No end in sight for this booming sector
Wednesday, 11 December 2019
By Bernd Struben
- Gold lighting up investor radars
Wine is a big deal in my neck of the woods here in South Australia.
Not drinking it, so much. At least no more so than across the rest of the country.
But wine production in and around the Adelaide Hills is massive.
This was reinforced over the weekend when we took a family drive to Wellington. That’s on the Murray River, close to where it opens out into Lake Alexandrina.
It’s a beautiful drive that takes you through Langhorne Creek, with vineyards stretching to the horizon along both sides of the road.
You may have heard of Langhorne Creek. If not, I imagine you’ve at least heard of the wine rich Barossa Valley. Or McLaren Vale.
In South Australia alone the wine industry employs some 8,500 people.
Like I said, it’s a big industry. Though not nearly so big, on a national level, as many people believe.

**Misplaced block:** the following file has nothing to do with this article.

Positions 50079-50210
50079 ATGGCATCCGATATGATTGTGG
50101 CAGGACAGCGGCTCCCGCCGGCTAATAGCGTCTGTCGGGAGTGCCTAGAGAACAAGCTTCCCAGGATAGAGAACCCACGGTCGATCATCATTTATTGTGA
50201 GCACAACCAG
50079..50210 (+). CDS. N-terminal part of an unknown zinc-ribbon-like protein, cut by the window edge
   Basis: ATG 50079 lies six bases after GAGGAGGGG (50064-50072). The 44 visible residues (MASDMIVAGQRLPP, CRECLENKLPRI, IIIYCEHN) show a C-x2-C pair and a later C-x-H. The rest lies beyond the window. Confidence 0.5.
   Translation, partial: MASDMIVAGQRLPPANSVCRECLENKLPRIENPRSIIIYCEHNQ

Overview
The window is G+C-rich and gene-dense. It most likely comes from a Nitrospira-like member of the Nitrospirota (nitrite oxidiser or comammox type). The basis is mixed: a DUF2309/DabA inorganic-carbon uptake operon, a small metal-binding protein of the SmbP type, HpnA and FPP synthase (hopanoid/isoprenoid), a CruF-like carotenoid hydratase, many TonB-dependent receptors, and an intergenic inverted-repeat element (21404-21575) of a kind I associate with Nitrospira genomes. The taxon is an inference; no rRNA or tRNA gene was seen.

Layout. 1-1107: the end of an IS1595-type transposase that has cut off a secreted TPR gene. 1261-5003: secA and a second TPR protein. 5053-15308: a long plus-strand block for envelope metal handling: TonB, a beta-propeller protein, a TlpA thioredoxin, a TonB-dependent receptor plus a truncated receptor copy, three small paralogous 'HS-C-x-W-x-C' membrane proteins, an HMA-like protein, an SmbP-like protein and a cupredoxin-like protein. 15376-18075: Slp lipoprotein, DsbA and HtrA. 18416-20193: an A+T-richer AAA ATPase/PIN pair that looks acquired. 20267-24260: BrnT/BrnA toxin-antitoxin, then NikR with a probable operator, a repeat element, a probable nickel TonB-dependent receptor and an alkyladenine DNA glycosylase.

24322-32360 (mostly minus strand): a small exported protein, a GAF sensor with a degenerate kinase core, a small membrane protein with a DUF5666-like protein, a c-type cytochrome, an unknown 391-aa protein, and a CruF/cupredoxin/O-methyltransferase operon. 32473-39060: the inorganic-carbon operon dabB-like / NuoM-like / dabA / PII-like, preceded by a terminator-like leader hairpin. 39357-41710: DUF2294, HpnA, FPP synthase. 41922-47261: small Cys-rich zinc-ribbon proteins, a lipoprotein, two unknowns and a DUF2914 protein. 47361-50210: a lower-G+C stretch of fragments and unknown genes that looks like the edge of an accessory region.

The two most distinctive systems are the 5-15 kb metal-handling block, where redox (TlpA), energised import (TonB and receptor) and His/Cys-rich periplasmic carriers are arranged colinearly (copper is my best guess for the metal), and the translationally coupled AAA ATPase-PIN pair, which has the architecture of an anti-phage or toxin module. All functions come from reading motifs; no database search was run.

According to Wine Australia, Aussie wine exports in 2018 reached $2.8 billion. That’s up 10% on 2017. Solid growth. And certainly no chump change.
But that pales in comparison to what we dig out of the ground. In fact, Australia has just clocked a record year for mining exports.
Iron ore and coal continue to duke it out for the top export spot. With the surge in iron ore prices over the winter, iron nudged coal out to take first place.
In the 2018–19 financial year, iron ore exports reached $77 billion. In June alone iron ore exports raked in $9.9 billion…the most ever for any single month.
At $69 billion, coal comes in a close second. An awkward reality check to those advocating an immediate end to the industry.
A bit further down the list comes liquified natural gas. LNG exports brought in almost $29 billion. Showing just how rapidly this sector is growing, that’s more than double the export figure from one year previously.
Then there’s gold. Exports of the yellow metal were just shy of $12 billion. That’s also a record high for any one year.
And with global demand for bullion heating up, the year ahead could easily see that record swept away.